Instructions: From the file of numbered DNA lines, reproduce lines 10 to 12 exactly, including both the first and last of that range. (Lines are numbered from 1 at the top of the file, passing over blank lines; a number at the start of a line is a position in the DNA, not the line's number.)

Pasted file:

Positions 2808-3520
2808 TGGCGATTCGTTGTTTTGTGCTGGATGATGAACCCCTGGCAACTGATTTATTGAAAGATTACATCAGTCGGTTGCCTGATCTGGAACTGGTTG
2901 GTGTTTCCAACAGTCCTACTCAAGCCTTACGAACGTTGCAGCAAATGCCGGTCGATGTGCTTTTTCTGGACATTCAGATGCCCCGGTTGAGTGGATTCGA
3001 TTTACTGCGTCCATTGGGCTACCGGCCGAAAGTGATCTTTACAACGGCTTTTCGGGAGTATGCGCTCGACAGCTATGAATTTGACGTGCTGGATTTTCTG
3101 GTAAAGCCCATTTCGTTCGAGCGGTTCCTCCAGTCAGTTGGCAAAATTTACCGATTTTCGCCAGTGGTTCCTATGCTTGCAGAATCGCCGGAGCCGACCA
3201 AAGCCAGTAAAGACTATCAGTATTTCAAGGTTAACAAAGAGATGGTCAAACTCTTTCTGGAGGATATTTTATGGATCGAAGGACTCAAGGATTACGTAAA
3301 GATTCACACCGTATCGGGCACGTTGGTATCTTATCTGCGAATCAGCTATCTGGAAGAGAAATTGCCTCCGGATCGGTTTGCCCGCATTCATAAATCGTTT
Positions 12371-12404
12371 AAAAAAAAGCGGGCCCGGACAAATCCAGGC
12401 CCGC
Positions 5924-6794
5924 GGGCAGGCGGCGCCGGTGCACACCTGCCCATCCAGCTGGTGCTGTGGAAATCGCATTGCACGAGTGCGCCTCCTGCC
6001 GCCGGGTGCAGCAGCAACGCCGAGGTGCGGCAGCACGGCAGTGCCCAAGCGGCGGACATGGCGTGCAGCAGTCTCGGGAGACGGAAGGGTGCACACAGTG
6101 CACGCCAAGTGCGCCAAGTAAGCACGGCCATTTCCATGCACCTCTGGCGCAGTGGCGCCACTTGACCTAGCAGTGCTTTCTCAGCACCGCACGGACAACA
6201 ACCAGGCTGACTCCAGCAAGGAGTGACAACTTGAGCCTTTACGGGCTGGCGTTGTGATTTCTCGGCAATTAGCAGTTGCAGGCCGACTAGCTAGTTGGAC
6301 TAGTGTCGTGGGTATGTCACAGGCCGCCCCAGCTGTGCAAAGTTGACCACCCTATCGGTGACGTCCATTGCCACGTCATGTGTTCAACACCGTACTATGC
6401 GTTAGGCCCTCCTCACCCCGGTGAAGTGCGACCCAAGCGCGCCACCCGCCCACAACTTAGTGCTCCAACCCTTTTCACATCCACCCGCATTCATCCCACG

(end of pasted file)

12401 CCGC
Positions 5924-6794
5924 GGGCAGGCGGCGCCGGTGCACACCTGCCCATCCAGCTGGTGCTGTGGAAATCGCATTGCACGAGTGCGCCTCCTGCC